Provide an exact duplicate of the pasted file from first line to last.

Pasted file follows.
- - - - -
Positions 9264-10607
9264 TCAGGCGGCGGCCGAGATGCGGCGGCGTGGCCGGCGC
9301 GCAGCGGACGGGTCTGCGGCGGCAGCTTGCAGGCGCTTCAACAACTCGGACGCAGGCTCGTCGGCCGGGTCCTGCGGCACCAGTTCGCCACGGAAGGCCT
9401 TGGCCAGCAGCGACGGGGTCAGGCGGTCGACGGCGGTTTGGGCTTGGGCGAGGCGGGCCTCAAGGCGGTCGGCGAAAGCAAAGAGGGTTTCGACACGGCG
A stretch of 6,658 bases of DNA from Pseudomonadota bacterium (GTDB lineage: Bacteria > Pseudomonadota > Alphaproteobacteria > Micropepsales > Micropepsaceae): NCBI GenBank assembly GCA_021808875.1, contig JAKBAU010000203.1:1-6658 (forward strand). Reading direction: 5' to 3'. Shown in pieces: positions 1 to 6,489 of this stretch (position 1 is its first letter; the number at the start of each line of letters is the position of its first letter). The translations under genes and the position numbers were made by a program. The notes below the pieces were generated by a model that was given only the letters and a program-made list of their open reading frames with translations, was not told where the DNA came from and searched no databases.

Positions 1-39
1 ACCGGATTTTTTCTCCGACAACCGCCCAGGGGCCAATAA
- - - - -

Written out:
Positions 9264-10607
9264 TCAGGCGGCGGCCGAGATGCGGCGGCGTGGCCGGCGC
9301 GCAGCGGACGGGTCTGCGGCGGCAGCTTGCAGGCGCTTCAACAACTCGGACGCAGGCTCGTCGGCCGGGTCCTGCGGCACCAGTTCGCCACGGAAGGCCT
9401 TGGCCAGCAGCGACGGGGTCAGGCGGTCGACGGCGGTTTGGGCTTGGGCGAGGCGGGCCTCAAGGCGGTCGGCGAAAGCAAAGAGGGTTTCGACACGGCG
A stretch of 6,658 bases of DNA from Pseudomonadota bacterium (GTDB lineage: Bacteria > Pseudomonadota > Alphaproteobacteria > Micropepsales > Micropepsaceae): NCBI GenBank assembly GCA_021808875.1, contig JAKBAU010000203.1:1-6658 (forward strand). Reading direction: 5' to 3'. Shown in pieces: positions 1 to 6,489 of this stretch (position 1 is its first letter; the number at the start of each line of letters is the position of its first letter). The translations under genes and the position numbers were made by a program. The notes below the pieces were generated by a model that was given only the letters and a program-made list of their open reading frames with translations, was not told where the DNA came from and searched no databases.

Positions 1-39
1 ACCGGATTTTTTCTCCGACAACCGCCCAGGGGCCAATAA